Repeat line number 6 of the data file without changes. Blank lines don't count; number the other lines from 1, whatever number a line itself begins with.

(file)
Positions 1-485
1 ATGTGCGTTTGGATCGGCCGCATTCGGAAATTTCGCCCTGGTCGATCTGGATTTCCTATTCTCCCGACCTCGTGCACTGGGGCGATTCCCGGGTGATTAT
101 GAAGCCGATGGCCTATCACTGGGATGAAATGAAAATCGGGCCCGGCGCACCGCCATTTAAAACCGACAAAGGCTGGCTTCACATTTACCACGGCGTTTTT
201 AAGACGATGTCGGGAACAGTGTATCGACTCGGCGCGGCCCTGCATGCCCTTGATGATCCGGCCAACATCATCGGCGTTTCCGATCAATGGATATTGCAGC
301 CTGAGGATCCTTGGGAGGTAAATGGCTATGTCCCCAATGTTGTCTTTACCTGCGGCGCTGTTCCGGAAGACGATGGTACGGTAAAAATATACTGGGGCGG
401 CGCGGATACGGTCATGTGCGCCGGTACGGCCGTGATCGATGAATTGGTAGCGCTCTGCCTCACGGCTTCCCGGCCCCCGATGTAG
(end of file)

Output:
401 CGCGGATACGGTCATGTGCGCCGGTACGGCCGTGATCGATGAATTGGTAGCGCTCTGCCTCACGGCTTCCCGGCCCCCGATGTAG